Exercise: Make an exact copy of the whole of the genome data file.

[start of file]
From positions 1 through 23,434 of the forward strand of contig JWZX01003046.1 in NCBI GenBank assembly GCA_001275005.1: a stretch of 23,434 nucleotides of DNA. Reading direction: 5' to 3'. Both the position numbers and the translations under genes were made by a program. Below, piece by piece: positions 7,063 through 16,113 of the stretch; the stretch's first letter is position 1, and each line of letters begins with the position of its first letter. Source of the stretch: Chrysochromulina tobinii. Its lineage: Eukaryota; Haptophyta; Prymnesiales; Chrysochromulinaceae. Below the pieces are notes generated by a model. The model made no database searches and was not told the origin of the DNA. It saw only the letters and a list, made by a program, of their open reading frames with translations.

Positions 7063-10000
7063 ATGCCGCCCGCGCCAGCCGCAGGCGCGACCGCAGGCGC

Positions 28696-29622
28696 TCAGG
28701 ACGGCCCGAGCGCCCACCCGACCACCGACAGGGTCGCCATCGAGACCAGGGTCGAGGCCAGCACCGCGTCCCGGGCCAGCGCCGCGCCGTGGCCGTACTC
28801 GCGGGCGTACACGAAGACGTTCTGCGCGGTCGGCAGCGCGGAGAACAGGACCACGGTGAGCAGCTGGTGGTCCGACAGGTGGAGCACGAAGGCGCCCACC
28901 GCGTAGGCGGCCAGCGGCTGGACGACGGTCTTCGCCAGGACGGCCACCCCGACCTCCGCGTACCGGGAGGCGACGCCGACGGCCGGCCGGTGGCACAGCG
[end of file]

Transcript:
From positions 1 through 23,434 of the forward strand of contig JWZX01003046.1 in NCBI GenBank assembly GCA_001275005.1: a stretch of 23,434 nucleotides of DNA. Reading direction: 5' to 3'. Both the position numbers and the translations under genes were made by a program. Below, piece by piece: positions 7,063 through 16,113 of the stretch; the stretch's first letter is position 1, and each line of letters begins with the position of its first letter. Source of the stretch: Chrysochromulina tobinii. Its lineage: Eukaryota; Haptophyta; Prymnesiales; Chrysochromulinaceae. Below the pieces are notes generated by a model. The model made no database searches and was not told the origin of the DNA. It saw only the letters and a list, made by a program, of their open reading frames with translations.

Positions 7063-10000
7063 ATGCCGCCCGCGCCAGCCGCAGGCGCGACCGCAGGCGC

Positions 28696-29622
28696 TCAGG
28701 ACGGCCCGAGCGCCCACCCGACCACCGACAGGGTCGCCATCGAGACCAGGGTCGAGGCCAGCACCGCGTCCCGGGCCAGCGCCGCGCCGTGGCCGTACTC
28801 GCGGGCGTACACGAAGACGTTCTGCGCGGTCGGCAGCGCGGAGAACAGGACCACGGTGAGCAGCTGGTGGTCCGACAGGTGGAGCACGAAGGCGCCCACC
28901 GCGTAGGCGGCCAGCGGCTGGACGACGGTCTTCGCCAGGACGGCCACCCCGACCTCCGCGTACCGGGAGGCGACGCCGACGGCCGGCCGGTGGCACAGCG